In the early 1970's, researchers at the University of Kentucky produced burley tobacco by using no-tillage methods. These studies were abandoned a few years later due to poor growth, poor plant survival, and the lack of adequate weed control as the contributing factors. In 1984, the experimental production of no-tillage burley tobacco was reinitiated with the hopes that the newer herbicides would perform more effectively for no-tillage tobacco production. Burley producers could realize several potential advantages to no-tillage tobacco production if the yields produced by no-tillage were equal to or near those of conventional tillage. These potential advantages would include: the elimination of the need for plowing and disking a field in preparation for transplanting, reduced soil erosion, reduced soil water evaporation, cleaner cured tobacco, more flexibility in timing during transplanting and at harvest, and possibly lower production costs.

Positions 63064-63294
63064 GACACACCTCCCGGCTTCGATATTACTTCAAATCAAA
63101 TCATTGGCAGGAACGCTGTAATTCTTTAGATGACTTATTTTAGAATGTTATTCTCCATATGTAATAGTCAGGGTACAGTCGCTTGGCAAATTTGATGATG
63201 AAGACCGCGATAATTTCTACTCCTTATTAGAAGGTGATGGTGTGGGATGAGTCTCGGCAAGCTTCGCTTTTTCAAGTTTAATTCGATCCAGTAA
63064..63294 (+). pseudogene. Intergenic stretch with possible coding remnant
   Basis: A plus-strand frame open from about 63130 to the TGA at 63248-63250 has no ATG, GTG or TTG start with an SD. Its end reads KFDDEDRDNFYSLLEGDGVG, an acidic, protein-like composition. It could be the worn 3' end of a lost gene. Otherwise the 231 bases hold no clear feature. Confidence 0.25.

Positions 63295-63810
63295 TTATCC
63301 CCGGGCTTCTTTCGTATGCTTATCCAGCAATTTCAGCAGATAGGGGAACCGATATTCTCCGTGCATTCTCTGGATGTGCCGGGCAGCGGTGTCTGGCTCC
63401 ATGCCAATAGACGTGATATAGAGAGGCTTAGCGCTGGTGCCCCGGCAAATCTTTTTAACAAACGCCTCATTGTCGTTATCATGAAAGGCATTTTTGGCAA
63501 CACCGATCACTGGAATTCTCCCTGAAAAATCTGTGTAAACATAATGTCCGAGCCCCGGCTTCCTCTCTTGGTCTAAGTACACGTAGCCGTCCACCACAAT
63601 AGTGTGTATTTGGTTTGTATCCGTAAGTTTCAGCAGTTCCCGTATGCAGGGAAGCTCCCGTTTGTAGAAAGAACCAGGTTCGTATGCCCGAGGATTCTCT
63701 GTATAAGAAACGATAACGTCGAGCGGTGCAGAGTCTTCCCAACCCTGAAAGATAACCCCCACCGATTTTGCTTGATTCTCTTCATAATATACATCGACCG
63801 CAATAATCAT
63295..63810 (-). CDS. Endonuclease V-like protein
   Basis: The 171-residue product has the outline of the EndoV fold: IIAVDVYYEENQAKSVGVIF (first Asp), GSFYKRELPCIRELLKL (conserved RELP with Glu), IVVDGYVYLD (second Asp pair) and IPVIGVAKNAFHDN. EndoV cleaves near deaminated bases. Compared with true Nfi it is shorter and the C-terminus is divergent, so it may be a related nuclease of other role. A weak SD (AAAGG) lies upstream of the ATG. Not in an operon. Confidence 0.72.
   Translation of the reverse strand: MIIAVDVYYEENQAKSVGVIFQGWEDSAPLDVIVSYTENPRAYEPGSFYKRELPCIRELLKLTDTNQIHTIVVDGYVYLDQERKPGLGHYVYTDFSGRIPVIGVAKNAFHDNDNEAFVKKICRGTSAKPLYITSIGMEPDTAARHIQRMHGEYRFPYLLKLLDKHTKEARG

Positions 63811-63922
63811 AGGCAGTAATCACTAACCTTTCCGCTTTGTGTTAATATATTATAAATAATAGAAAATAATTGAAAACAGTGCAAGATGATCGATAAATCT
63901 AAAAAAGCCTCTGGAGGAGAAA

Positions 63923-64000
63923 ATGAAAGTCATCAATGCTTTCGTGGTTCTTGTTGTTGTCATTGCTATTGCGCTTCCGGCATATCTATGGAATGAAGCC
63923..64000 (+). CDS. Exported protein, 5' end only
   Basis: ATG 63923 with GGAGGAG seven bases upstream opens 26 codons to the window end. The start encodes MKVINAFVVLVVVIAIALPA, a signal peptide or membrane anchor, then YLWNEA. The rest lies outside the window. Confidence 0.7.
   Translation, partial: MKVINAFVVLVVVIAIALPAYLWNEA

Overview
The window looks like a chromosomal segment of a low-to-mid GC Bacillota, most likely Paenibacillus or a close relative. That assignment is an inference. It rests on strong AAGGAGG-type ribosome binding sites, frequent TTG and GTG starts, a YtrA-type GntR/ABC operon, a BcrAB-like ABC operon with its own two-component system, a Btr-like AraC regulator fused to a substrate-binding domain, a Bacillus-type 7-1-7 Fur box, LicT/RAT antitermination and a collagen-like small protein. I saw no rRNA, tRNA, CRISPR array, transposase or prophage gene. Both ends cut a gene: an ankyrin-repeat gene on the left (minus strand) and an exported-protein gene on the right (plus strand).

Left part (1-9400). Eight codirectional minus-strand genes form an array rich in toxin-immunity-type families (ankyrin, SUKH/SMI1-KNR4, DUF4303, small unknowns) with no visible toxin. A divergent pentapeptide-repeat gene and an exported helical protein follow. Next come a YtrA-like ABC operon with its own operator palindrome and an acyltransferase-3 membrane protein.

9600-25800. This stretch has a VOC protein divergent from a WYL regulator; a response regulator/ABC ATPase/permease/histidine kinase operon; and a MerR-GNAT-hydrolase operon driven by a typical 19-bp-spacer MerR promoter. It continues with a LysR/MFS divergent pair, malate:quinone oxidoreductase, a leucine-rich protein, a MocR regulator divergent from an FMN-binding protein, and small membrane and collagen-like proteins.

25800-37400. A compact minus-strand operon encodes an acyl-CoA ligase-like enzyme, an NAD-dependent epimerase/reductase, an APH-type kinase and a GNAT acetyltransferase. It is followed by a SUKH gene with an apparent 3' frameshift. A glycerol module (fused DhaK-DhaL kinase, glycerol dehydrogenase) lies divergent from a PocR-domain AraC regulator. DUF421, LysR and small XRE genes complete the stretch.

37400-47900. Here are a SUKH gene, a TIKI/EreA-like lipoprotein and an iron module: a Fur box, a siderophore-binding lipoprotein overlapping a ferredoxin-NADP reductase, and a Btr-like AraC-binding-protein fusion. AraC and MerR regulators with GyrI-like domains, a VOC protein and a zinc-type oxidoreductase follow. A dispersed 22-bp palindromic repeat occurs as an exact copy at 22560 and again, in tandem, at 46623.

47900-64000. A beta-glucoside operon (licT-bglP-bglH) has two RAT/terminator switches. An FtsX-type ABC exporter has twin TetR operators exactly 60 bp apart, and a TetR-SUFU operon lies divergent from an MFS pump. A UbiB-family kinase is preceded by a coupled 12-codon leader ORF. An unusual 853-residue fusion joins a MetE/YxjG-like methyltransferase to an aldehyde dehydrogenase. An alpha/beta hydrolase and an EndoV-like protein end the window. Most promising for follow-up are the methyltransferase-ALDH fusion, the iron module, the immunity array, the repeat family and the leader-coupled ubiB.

Zeleznik, Jack M. and Phillips, R. E., "Production of No-Tillage Burley Tobacco" (1990). Soil Science News and Views. 156.